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I'm doing a physics problem in which a marble spins around a spinning bowl and both have angular velocity $\omega$. It rotates with radius $r$ around the central axis and the hemispherical bowl has radius $R$. I've solved for the radius $r$ in terms of $\omega$:


But I can't figure out what this means when $\omega$ is really small ($<\sqrt{\frac{g}{R}}$ ).

Some hypotheses:

  • Something to do with friction
  • It falls through the center of the bowl (if it were hollow)
  • We're missing something in this model

Are any of these right? Is this more complex than it seems?

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Has somebody got a spinning bowl, a marble, and an experimentalist mindset ready? ;) [More seriously, why does the marble move in this setup at all? I imagine a marble spinning in the center of a bowl, but that's obviously not what you mean.] – ACuriousMind Aug 8 '14 at 1:06
If you show your derivation, it would be easier to comment. It can't be friction-there isn't any. You may have a small angle approximation you are using. It seems like $r$ should go smoothly to $0$ with $\omega$ – Ross Millikan Aug 8 '14 at 1:14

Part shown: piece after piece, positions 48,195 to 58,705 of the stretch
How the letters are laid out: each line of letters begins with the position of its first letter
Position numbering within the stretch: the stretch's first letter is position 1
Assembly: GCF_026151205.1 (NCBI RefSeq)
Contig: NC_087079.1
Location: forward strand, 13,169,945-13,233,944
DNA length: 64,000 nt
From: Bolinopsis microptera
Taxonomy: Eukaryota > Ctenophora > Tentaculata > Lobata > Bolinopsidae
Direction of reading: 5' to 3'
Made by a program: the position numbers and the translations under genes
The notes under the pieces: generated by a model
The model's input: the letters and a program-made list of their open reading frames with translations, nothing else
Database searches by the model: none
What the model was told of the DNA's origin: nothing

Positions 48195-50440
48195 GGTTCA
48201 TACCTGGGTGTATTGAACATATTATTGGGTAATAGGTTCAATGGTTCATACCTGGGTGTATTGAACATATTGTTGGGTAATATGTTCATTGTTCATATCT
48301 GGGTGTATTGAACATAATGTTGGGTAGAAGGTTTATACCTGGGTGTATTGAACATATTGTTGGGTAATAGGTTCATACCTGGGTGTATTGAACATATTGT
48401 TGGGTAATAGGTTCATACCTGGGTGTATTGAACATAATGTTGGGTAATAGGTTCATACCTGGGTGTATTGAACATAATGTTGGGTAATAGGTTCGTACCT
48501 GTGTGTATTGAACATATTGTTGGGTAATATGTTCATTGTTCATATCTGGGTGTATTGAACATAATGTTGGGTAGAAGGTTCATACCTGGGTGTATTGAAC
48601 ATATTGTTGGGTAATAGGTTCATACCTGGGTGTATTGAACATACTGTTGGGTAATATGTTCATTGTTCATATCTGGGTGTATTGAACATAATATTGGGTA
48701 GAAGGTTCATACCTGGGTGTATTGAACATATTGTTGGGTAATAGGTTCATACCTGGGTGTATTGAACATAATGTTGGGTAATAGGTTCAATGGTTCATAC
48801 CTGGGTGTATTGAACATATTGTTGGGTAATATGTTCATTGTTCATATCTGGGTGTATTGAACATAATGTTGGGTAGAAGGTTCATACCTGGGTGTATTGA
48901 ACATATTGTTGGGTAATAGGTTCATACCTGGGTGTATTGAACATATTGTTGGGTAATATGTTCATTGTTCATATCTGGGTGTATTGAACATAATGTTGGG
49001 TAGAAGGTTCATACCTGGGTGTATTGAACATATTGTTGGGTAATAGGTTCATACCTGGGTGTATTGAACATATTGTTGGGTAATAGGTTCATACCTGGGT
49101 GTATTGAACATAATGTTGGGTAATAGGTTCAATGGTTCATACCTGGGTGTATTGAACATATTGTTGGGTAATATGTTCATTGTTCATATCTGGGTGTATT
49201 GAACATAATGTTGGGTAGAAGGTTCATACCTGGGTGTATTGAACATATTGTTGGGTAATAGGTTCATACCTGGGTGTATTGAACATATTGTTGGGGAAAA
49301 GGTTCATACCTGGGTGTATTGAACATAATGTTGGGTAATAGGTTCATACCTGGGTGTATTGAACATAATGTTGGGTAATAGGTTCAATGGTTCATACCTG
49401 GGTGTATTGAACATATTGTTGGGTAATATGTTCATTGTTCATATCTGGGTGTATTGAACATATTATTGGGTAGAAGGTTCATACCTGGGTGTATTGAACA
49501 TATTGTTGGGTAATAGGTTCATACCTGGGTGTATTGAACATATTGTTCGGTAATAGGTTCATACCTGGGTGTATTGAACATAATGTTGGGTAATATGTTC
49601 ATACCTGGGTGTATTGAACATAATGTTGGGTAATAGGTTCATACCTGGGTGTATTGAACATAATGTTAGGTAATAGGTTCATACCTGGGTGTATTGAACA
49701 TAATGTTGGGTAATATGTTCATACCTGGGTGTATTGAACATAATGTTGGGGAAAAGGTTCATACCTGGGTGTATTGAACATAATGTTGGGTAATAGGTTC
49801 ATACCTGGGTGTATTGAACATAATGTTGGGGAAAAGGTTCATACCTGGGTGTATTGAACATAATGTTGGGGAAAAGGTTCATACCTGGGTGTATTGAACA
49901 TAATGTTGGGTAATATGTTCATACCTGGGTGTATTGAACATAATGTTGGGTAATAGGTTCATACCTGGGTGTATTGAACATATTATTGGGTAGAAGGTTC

When you spin the ball slow enough, eventually it won't get off of the bottom of the bowl. – Thoth19 Aug 8 '14 at 1:23
how is $r$ to be related with $R$, i.e $r > R$ or $r < R$? – Nikos M. Aug 8 '14 at 2:04
This seems very similar to my older question here:… – Martin Ueding Feb 1 at 16:17
up vote 4 down vote accepted

I have reproduced your calculation. If $\theta$ is the angle from the central vertical axis of the hemisphere to the ball, the tangential downward force is $g \sin \theta = g\frac rR$ The tangential upward force due to rotation is $\omega ^2 r \cos \theta=\omega ^2 r \sqrt {1-\frac {r^2}{R^2}}$ When $\omega \lt \sqrt{\frac gR}$ the downward force is always greater and the ball will sit at the bottom of the bowl. When $\omega \gt \sqrt{\frac gR}$ you get the right answer.

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